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PostPosted: Wed Jun 09, 2004 8:50 am 
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Joined: Wed Jun 09, 2004 8:48 am
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Location: South Dakota
does anyone know if there is an organic compound available for fly control in cattle?? :?:


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PostPosted: Wed Jun 09, 2004 10:39 am 
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Joined: Fri Apr 23, 2004 12:18 pm
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I plan to try Basic H spray on our goats. Todays formula is 1/8 teas. to quart water when needed. Need to monitor for results, when this rain stops. Sharon Sandmann


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 Post subject: Flies on Cattle
PostPosted: Wed Jun 09, 2004 1:01 pm 
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Joined: Wed May 21, 2003 5:33 pm
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Location: Dallas,TX
Check other posts for feeding diatomaceous earth and other trace minerals. There is also an inexpensive citronella based fly spray.
Look for Skeeter D'Feeter on the web. It will help until you get the cattle health up to a level that the flies aren't a problem anymore.

Also try spreading molasses as it will help the manure decompose more quickly and leave less material for fly to lay eggs in.

Hope that helps!
Kathe :D


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PostPosted: Mon Jun 14, 2004 10:18 am 
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Location: San Antonio,TEXAS
Joel Salatin, a farming writer and speaker, swears he has no fly problems for a couple reasons. First is he has chickens following up with his cattle. The chickens are brought in 3 days after the cattle leave the pasture (continual rotation). By then the fly maggots are just ripened for the chickens to dig them out and eat them. He uses about 1 chicken per cow. I'm not sure if that is per cow or per cow/calf pair now that I think about it.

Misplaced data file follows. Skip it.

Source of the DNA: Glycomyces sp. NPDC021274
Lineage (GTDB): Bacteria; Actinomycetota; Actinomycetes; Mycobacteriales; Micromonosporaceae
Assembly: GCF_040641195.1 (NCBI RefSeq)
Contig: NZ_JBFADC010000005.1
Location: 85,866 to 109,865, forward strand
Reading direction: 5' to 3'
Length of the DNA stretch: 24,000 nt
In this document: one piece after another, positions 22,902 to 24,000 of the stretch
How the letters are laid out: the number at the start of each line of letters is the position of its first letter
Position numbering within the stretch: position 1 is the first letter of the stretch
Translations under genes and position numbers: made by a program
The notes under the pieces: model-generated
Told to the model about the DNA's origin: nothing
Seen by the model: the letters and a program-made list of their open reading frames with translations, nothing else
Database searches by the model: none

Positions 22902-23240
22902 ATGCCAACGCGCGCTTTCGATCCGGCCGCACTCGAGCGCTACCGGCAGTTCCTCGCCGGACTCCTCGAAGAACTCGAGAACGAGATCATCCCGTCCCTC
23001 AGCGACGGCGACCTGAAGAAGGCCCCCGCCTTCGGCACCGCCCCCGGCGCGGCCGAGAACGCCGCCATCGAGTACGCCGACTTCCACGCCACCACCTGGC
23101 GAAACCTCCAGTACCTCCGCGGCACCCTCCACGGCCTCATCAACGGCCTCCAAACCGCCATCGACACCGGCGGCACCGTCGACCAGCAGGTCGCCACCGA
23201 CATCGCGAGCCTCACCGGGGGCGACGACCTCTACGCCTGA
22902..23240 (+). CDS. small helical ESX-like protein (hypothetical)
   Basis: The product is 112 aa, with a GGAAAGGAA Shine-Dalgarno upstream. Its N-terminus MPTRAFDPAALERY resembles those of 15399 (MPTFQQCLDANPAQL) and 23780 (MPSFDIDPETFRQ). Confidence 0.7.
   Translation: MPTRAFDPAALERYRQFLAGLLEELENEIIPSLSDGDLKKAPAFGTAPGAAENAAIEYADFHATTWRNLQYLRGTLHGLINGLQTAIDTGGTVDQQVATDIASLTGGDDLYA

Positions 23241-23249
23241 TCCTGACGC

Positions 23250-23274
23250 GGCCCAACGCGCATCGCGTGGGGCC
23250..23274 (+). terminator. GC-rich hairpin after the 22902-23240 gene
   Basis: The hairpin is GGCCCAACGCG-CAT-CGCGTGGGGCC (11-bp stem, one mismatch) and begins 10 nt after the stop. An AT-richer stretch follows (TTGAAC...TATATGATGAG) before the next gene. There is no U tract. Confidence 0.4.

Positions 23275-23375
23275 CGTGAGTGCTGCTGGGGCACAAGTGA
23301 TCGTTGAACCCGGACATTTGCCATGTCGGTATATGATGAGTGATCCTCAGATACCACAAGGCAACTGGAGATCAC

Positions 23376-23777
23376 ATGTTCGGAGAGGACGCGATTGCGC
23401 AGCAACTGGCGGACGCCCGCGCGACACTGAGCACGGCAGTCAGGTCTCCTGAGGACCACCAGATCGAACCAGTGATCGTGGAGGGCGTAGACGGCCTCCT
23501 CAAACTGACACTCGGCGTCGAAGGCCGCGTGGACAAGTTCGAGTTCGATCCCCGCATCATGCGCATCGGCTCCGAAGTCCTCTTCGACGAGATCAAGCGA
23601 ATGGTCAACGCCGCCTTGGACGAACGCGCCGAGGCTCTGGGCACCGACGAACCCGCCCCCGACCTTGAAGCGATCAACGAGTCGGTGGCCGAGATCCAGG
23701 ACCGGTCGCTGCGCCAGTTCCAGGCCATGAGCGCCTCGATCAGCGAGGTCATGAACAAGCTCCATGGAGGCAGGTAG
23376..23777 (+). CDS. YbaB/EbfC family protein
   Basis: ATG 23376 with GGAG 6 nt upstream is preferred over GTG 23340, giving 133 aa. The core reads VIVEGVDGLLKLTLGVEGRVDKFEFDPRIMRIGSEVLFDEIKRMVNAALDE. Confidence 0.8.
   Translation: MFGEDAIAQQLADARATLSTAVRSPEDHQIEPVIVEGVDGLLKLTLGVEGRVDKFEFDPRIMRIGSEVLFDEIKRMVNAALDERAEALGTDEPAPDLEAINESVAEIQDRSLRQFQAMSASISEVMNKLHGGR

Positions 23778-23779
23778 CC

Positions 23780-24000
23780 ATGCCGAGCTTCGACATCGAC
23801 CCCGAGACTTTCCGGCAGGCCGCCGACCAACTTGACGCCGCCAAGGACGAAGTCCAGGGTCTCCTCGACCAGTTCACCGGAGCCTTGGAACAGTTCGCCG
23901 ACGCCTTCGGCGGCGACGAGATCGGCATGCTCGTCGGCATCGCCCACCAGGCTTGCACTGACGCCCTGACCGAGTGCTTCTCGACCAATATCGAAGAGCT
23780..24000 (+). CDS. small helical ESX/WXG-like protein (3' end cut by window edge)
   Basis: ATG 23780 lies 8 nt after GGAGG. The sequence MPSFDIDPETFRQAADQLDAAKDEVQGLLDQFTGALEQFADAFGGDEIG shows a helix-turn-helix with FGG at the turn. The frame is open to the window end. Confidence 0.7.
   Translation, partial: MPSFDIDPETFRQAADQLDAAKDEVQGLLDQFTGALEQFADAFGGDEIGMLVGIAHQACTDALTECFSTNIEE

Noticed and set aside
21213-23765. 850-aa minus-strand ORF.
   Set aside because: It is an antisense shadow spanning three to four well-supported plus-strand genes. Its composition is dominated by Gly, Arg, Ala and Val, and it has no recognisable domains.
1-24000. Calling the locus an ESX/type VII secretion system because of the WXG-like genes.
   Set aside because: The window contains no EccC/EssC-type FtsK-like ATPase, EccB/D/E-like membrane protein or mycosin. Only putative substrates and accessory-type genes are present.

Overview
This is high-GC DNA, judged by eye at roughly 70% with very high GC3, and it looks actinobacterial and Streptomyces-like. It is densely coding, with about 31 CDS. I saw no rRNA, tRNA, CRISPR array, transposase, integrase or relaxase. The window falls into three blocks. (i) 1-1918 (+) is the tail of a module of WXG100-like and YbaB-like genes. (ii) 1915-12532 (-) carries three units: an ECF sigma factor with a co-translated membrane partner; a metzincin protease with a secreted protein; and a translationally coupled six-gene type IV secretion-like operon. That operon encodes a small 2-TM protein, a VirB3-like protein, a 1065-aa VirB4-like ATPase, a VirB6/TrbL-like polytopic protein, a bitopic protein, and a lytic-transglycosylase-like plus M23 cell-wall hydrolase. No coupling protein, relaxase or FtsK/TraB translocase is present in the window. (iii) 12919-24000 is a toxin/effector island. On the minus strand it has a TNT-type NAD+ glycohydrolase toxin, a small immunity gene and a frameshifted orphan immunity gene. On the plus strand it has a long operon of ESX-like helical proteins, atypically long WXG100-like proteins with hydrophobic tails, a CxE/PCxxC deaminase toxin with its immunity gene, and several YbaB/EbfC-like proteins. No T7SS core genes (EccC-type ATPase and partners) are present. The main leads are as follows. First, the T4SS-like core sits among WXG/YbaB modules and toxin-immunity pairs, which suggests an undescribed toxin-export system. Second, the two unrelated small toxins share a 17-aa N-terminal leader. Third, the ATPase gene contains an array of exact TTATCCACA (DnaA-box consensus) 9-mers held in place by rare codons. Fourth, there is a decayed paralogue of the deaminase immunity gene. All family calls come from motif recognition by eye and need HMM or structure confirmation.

Second reason he says he has no flies is that he bred flies out of the animals. He has a very rigid culling system I'll try to remember. First is fertility, second is unassisted live birth, third is disease (like warbles and other parasites), fourth is ability to put on weight, and fifth is flies and other appearance issues. Salatin noticed that certain cows and bulls did not seem to have as many flies as the others. He started watching their calfs and determined that some cattle just attract flies while others don't. And that trait seems to pass to the offspring. So he started culling for flies and has a herd of about 100 cows that are fertile, throw calfs without assistance, are disease free, and don't have flies.

Another approach I've seen is to spray the pasture AND the animals with compost tea. Once the animals are eating properly, they resist parasites and flies. Then the animal spray is icing on the cake, so to speak. This approach is attributed to Betsy Ross from Taylor, TX.

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